If you’re feeling nostalgic for the good old days of the first Nintendo and computer games back in the 80’s when graphics required a little more imagination, then you will love these pixelated GIFs from a Tumblr user named Waneella. From skinny legged aliens to a cat lady and her clan, pixel perfect unicorns, and teleporting figures, this little collection is sure to bring a smile to your face and have you wondering why we ever went HD. Fun Fact: “The term pixel art was first published by Adele Goldberg and Robert Flegal of Xerox Palo Alto Research Center in 1982.” [Read more...]
Remember that feeling you had every time your thumbs made Mario leap from the brick stairs and slide down the flag pole to complete a level? That’s kind of how this series by Víctor Somoza Benítez makes me feel. Much like the works of Aled Lewis, Somoza takes the pixelated characters from your favorite old school video games and inserts them into the non-pixelated real world. Somoza, who is also a photographer takes most of his pictures in Spain where he lives in Palma de Mallorca. [Read more...]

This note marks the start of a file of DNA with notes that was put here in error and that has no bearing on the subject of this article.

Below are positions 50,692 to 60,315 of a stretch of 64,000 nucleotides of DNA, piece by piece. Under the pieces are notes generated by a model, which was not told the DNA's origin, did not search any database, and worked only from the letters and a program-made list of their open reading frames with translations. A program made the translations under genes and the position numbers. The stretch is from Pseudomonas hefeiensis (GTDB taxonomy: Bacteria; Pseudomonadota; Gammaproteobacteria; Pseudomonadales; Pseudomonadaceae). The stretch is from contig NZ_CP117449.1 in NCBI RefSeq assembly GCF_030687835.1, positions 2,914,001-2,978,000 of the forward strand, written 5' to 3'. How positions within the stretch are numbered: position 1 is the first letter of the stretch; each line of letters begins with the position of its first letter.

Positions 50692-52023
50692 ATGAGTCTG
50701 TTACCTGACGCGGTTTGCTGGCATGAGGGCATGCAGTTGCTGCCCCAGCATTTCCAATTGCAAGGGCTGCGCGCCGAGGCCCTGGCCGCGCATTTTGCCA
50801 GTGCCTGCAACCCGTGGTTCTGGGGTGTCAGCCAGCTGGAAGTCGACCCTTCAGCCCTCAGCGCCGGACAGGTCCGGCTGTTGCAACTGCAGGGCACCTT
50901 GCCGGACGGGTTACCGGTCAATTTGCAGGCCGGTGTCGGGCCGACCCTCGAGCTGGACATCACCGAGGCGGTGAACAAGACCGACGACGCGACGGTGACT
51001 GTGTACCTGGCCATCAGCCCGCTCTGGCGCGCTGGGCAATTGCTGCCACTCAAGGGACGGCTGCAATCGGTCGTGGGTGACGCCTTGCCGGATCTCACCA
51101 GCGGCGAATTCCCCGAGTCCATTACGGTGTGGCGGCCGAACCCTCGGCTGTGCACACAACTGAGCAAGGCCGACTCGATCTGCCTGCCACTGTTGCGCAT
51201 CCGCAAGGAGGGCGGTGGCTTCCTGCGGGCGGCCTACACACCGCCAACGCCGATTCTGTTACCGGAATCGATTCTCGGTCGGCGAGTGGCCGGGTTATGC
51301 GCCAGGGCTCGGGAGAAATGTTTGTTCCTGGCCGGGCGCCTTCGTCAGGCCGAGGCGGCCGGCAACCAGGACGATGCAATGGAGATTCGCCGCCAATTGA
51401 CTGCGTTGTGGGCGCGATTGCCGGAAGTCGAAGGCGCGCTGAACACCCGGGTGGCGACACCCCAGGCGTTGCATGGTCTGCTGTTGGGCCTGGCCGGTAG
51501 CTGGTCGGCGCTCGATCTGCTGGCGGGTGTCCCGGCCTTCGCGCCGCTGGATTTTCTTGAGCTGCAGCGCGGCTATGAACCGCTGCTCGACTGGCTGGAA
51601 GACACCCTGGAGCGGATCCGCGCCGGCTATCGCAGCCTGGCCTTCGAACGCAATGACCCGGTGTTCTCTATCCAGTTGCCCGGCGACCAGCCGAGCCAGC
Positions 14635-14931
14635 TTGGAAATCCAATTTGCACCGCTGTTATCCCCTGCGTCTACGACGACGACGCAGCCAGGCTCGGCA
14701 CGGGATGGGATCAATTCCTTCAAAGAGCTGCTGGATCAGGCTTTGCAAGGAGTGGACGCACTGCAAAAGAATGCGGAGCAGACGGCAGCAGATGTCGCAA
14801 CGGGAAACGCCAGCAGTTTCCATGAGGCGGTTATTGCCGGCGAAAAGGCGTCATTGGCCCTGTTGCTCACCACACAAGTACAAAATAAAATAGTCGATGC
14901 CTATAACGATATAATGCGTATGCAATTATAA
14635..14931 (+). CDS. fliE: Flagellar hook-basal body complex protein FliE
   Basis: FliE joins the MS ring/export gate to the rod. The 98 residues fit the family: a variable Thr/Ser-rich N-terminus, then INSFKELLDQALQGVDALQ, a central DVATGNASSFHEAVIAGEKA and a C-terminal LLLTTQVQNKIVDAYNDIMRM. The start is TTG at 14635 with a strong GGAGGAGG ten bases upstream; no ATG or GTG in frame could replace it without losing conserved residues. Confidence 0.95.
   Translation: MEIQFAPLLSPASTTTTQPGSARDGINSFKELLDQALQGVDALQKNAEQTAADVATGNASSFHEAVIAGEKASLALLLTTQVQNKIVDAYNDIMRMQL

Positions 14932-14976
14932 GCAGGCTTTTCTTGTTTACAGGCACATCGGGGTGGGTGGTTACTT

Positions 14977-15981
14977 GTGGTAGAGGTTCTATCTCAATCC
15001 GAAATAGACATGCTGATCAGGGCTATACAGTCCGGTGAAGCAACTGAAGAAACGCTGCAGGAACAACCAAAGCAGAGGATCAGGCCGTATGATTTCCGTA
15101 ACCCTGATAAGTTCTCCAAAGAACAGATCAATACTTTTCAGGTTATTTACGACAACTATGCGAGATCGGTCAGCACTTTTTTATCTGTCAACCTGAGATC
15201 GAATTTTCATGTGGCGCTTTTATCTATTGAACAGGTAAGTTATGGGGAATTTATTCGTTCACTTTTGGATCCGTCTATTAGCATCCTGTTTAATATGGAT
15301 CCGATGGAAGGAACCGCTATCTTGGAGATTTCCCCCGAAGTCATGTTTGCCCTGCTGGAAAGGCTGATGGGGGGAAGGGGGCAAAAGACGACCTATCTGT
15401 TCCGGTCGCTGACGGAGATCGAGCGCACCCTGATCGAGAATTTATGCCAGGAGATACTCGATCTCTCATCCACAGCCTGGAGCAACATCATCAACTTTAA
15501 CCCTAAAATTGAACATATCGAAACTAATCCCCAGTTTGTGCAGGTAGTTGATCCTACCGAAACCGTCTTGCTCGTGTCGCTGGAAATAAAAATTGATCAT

We all have at least one special vintage photo from our past that brings a smile to our faces every time we look at it. Whether it’s the one your mother brings out to embarrass you when you introduce her to a new friend or the one you keep in a frame to remind you of a time of innocence and whimsy, [Read more...]
Cars were so cool back in the 70’s that they had Levi’s jeans for interiors. In 1973 AMC made a Gremlin with the tough blue interior, which included orange stiching, brass rivets and the red levi logo. [Read more...]
For the Documerica Project (1971-1977), the Environmental Protection Agency (EPA) hired freelance photographers to capture images relating to environmental problems, EPA activities, and everyday life in the 1970s.
Flip Schulke documented everyday life in New Ulm, Minnesota and the Florida Keys during the 1970s. In both locations, Schulke focused on the retired and the lives they lead in these two very different locals. Additionally, while teaching at the University of Missouri’s Columbia School of Journalism, Schulke recruited several students to photograph New Ulm to supplement his own photographs.